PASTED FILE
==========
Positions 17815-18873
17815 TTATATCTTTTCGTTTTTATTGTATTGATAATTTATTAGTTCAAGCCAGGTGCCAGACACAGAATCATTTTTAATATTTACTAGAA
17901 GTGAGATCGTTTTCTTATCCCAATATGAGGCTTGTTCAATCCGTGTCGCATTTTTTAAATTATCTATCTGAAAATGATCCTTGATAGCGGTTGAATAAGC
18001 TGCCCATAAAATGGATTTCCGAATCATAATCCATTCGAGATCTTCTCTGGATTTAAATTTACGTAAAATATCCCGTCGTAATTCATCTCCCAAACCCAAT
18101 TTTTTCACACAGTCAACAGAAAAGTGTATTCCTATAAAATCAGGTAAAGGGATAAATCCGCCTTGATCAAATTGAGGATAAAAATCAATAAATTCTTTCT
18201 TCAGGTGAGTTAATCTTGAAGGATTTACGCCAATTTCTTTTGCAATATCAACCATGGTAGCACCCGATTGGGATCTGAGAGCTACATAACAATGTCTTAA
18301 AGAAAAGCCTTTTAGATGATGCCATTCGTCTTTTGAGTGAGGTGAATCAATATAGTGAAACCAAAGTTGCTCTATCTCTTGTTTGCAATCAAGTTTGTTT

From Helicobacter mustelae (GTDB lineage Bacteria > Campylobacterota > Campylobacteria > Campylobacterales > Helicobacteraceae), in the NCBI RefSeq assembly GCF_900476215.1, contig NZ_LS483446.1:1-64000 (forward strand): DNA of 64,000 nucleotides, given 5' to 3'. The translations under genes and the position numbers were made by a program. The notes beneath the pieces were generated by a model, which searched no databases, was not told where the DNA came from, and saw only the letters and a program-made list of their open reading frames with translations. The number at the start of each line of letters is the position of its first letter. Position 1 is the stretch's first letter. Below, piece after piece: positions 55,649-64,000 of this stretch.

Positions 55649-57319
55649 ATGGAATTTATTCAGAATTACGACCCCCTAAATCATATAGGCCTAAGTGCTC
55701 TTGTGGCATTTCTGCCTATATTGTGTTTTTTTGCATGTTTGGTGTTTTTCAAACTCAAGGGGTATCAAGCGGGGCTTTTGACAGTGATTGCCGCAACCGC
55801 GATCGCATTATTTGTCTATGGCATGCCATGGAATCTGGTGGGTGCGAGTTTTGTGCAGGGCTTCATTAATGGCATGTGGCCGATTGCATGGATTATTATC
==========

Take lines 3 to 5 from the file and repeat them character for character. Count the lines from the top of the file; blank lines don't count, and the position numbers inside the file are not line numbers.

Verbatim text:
17901 GTGAGATCGTTTTCTTATCCCAATATGAGGCTTGTTCAATCCGTGTCGCATTTTTTAAATTATCTATCTGAAAATGATCCTTGATAGCGGTTGAATAAGC
18001 TGCCCATAAAATGGATTTCCGAATCATAATCCATTCGAGATCTTCTCTGGATTTAAATTTACGTAAAATATCCCGTCGTAATTCATCTCCCAAACCCAAT
18101 TTTTTCACACAGTCAACAGAAAAGTGTATTCCTATAAAATCAGGTAAAGGGATAAATCCGCCTTGATCAAATTGAGGATAAAAATCAATAAATTCTTTCT